First Ride: 2013 Honda CBR500R review

What's in a name? We ride Honda's 'sporty' new 500

Posted: 19 February 2013
by Sachin Rao
Hanging out in car parks, looking cool...
Lower, shorter bars and fairing differentiate the R
The range is powered by an all-new DOHC twin
CBR500R in European Junior Cup guise

EVER since Honda, that most sensible of manufacturers, announced their new family of 500s, that most sensible of classes, in November, the interwebs have been buzzing about the 2013 CBR500R. Which goes to show that there are a lot of people out there who get excited by sensible stuff.

Moral of the story, and truer than ever in the current economy, is that it's not always 150bhp and third-gear wheelspin that gets the juices flowing, but simply answering yes to the questions 'Can I see myself owning that good-looking bike? And can I afford it?'

As you know from reading our 2013 Honda CB500F review, the CBR500R is the sporty sibling in Big Red's new family, flanking the naked F and the adventure-styled CB500X. (Actually, because the three bikes are mechanically identical, it's the same child, who wears football kit one day, a school uniform the next, and beach wear another day.)

Quick aside: surely it ought to be the CB500R? Carrying the hallowed CBR tag makes me want it to have four cylinders and rev to five digits. I'd understand if it was christened the CBR500F, too, as the CBR600F has always been the CBR600RR's sensible foil. But here, I'm not sure whether it's setting itself up to be an underachieving sportsbike or an overachieving naked...

Of course, the majority of Honda's target market – A2 licence holders moving up from a 125, car drivers moving to biking, and bikers who just want to slow down a bit – wouldn't really give a fig what it's called. All they want a motorcycle that earns approving stares, doesn't misbehave and doesn't break the bank. And here, the CBR500R is more than the sum of its Rs.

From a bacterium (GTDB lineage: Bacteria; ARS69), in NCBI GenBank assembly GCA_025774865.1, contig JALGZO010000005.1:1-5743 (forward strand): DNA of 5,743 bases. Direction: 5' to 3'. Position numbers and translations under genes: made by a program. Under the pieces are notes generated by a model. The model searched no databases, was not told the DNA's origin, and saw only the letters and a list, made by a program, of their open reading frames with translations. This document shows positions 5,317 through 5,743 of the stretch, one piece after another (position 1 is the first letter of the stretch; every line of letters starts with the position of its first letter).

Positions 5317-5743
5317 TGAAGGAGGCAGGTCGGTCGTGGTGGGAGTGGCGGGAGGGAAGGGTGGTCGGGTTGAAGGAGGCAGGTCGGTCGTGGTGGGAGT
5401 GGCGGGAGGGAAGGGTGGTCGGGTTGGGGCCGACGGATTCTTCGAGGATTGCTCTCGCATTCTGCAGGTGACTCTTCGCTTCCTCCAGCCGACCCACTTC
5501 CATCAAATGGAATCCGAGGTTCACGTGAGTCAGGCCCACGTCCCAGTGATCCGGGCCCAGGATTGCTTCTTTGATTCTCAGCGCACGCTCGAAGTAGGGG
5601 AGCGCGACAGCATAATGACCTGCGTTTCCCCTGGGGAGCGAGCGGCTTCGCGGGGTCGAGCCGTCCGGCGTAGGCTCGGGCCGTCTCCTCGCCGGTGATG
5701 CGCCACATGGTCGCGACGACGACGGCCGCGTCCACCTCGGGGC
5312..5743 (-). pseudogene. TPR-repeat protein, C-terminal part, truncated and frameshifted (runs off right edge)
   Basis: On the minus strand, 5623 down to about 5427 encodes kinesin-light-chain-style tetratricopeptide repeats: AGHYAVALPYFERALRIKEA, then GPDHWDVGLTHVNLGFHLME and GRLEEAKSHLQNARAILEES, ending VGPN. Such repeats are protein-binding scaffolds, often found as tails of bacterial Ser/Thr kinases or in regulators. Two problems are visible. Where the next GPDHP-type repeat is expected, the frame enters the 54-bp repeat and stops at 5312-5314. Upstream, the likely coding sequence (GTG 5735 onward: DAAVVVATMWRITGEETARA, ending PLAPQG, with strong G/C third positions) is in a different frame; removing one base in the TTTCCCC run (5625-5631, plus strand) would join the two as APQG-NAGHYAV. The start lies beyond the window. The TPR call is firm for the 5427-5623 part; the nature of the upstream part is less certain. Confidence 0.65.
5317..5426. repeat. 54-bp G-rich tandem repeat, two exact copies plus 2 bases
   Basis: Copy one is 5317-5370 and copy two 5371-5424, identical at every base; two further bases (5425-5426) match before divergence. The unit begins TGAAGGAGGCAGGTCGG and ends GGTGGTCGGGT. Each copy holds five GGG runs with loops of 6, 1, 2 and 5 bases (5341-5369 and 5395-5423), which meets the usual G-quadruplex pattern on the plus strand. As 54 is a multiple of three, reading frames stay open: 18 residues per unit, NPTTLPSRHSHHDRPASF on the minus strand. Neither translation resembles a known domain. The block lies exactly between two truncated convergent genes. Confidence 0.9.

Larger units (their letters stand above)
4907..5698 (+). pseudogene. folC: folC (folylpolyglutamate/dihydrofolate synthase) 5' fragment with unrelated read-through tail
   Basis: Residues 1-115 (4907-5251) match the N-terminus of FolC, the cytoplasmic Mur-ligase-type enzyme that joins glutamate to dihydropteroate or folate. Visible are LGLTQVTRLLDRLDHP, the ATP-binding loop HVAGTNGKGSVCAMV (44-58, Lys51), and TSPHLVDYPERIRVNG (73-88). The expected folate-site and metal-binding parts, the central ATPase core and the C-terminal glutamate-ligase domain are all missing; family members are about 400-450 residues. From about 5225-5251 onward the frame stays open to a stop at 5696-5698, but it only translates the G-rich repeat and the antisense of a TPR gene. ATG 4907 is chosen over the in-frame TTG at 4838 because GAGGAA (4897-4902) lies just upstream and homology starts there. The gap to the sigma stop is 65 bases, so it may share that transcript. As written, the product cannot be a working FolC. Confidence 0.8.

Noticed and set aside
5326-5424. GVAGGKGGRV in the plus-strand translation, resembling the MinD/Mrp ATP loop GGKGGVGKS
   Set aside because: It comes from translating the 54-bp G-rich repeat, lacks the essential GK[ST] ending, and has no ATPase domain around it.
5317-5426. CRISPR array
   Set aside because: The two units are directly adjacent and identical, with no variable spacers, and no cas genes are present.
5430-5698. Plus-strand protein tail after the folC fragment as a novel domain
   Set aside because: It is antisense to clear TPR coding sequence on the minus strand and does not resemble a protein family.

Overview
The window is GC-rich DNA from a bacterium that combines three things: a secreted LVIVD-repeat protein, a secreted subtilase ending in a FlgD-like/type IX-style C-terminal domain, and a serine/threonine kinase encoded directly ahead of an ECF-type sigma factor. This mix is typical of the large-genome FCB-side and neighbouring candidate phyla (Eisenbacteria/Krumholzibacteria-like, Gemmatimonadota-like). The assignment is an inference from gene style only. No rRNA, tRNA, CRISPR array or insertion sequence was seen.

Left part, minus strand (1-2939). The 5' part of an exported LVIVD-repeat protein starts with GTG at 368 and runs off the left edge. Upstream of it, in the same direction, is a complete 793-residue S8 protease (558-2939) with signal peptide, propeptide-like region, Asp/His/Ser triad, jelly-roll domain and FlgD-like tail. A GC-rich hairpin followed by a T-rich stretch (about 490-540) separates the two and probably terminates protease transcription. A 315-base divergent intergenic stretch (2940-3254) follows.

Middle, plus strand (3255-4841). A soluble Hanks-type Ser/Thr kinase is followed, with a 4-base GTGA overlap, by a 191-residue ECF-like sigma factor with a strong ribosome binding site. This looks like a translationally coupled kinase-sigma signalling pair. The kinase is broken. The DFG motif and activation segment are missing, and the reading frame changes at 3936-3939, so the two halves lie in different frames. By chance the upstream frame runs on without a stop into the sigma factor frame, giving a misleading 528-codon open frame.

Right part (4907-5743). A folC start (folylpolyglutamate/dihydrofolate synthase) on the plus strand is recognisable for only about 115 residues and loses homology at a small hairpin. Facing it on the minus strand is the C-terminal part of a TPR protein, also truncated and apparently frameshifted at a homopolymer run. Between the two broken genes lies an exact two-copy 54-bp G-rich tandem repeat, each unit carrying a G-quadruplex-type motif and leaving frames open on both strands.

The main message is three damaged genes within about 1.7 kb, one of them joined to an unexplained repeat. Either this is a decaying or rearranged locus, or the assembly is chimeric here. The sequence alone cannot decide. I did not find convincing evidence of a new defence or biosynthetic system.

The differences between the F and the R are that the latter has a fairing, a different handlebar set up (clip-ons 40 mm shorter and positioned 49mm lower than the F) and is a marginal 2kg heavier.

While the bars are not low enough to be truly sporty by enhancing front end feel, they succeed in making you feel a part of the bike while keeping the the riding position comfortable. The weight difference is more or less unnoticeable, so what we're left with is the fairing, which I think looks great and gives the bike far more personality than the F. It's useful too, as tucking in at speed does save you getting buffeted by windblast if you're doing motorway speeds (or, ahem, more), and should you want a higher screen, it's available as an accessory.

The fairing is carefully designed to show off the 471cc, 47 bhp engine that powers all three models. The DOHC parallel twin is all-new and Honda has put a lot of effort into it: couple balancer behind the cylinders to reduce vibration, compact crankcase and small cooling pump, patented anti-turbulence guide plate in the air cleaner box and minimised distance between the air cleaner and intake port for maximum efficiency. It even has some similarities to the CBR600RR engine, such as grooved pistons, bore size and interval, and the same gearchange arm structure and link mechanism.

On the whole, the 500R is a well-proportioned, good-looking bike – especially in the white Honda tricolour scheme – which any new/young/returning rider could feel proud to own and look at.

The R's acceleration, braking, handling and suspension are the same as the CB500F; it handles urban streets, ring roads, backroads and twisties just as well, provided you aren't a mentalist. At a session at the Parcmotor circuit in Catalonia, it was evident that the bike can be pushed hard - but will the R's intended ridership push it that hard? With their unintimidating but torquey and responsive engines, strong ABS brakes and planted feel, both CBs are designed to reduce the number of opportunities for new riders to induce errors, and to do their best to forgive them when they do occur.